first conceptualized schizophrenia as a disorder of progressive cognitive decline, and the cognitive changes with aging in schizophrenia are also consistent with the hypothesis that schizophrenia is associated with accelerated aging.
Cognitive functioning in schizophrenia presents an intriguing picture where the most substantial deficits seen in the illness across the life span are in processing speed, episodic verbal memory (learning and recall), and high-load information processing, the exact ability domains with the most substantial changes with aging in healthy individuals.27
In contrast, people with schizophrenia show much more limited deficits compared with healthy people at any point in the life span on tests of crystallized intelligence (the ability to use previously acquired knowledge and experience), such as word recognition reading performance. Cognitive ability domains that are relatively spared in schizophrenia include long-term verbal memory (eg, reading), recognition memory, and verbal abilities that do not require rapid processing, such as naming. These are domains that are also spared from major aging effects in healthy individuals. In fact, some of these ability areas are affected so little in schizophrenia that they are often used to infer premorbid levels of functioning.
Patients with schizophrenia who do show cognitive decline with aging manifest a markedly increased risk for these changes during the period in life (age 65 years and older) when the ability areas described above start to show the greatest change in healthy individuals as well.28
Thus, the profile of cognitive impairment in schizophrenia at any point in their life could be compared with that of an older healthy individual, one whose brain and subsequent cognitive performance has already experienced the effects of aging. It is clear that in people with schizophrenia, there is little evidence of change in performance associated with aging during the ages of 20–50 years.28,29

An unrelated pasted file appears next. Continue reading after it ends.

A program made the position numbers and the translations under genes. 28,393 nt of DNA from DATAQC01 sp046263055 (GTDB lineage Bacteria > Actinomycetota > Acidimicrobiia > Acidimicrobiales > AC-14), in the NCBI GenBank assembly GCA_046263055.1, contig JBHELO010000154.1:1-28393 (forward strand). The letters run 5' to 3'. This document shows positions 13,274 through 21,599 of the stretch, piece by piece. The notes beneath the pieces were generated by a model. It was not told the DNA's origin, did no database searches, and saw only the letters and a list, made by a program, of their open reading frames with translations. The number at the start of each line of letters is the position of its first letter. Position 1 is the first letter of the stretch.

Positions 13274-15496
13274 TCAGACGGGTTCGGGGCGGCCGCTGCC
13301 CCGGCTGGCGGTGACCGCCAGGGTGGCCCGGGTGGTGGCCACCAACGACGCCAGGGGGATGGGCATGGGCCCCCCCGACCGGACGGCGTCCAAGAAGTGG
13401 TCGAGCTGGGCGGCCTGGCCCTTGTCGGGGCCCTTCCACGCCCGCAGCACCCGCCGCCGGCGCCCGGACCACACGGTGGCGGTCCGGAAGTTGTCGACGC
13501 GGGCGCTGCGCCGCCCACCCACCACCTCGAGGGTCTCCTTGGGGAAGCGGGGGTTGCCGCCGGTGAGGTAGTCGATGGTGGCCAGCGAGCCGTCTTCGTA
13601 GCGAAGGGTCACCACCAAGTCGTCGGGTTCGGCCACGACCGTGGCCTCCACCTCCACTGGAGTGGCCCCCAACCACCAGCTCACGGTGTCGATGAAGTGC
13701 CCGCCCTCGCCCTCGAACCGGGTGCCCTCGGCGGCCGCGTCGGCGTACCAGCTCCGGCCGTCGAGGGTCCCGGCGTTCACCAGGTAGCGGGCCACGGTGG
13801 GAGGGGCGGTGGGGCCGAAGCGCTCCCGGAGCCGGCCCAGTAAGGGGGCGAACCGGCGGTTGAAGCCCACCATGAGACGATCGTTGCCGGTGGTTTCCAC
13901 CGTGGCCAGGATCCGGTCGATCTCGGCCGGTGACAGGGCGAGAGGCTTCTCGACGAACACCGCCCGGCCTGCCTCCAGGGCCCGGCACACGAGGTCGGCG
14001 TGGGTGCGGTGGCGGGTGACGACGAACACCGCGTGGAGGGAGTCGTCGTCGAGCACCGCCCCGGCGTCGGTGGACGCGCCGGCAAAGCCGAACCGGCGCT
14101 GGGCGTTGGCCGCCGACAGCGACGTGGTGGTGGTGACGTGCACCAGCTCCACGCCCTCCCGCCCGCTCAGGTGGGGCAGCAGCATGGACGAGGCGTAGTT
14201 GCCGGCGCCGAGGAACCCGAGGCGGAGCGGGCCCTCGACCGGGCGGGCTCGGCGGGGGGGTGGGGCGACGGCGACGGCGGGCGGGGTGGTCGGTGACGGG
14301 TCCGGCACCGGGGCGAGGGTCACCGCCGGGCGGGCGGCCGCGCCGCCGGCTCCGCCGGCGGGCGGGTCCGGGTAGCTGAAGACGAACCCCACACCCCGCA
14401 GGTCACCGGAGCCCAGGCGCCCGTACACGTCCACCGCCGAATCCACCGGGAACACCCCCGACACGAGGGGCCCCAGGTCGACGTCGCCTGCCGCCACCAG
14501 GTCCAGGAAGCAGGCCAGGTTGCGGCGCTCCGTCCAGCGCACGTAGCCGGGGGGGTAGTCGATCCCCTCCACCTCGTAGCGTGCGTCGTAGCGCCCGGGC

Healthy individuals also show the least decline in cognitive abilities during this same period.
There is considerable evidence that cognitive functioning in schizophrenia changes for the worse during the period of time from the premorbid through prodromal periods, resulting in notable deterioration in performance that occurs over an abbreviated period of time.30,31
This deterioration, because it occurs in ability areas that are vulnerable to decline with normal aging, could be characterized as a period of “compressed aging.” Thus, the decline that occurs within a period of a few months to years affects the same ability areas as normal aging does.
, based on previously unpublished data collected by Drs C.R.B. and P.D.H., shows the resemblance between the pattern of cognitive performance in people with schizophrenia and that of older healthy individuals. We selected a subset of the types of tests that are differentially sensitive to the effects of aging in healthy individuals. These include processing speed and episodic memory as examples of abilities that are sensitive to aging in healthy individuals and visual confrontation naming as a test of crystallized intelligence that is not markedly vulnerable to aging influences in healthy individuals.
Fig. 1. Performance of Younger and Older Healthy Controls (HCs) and Patients with Schizophrenia on Tests that are Differentially Sensitive to Aging in Healthy Individuals. Specific cognitive decline in schizophrenia and HCs. Schizophrenia patients, n = 113; HC (more ...)
Healthy individuals 70–80 years of age show performance on tests of processing speed (measured by Wechsler Adult Intelligence Scale-III digit symbol) and episodic verbal memory (measured by Rey Auditory Verbal Learning Test [RAVLT] delayed recall) that are consistent with the performance of 50- to 60-year-old people with schizophrenia, while 50- to 60-year-old healthy individuals perform markedly better on these 2 tests than do similar aged people with schizophrenia. However, when the performance of all 3 of these groups is compared on a test of verbal confrontation naming, there is remarkably little difference among the groups. Thus, the age-associated burden in cognitive performance on the part of people with schizophrenia appears most prominent on tests where healthy individuals show evidence of reduced performance with aging.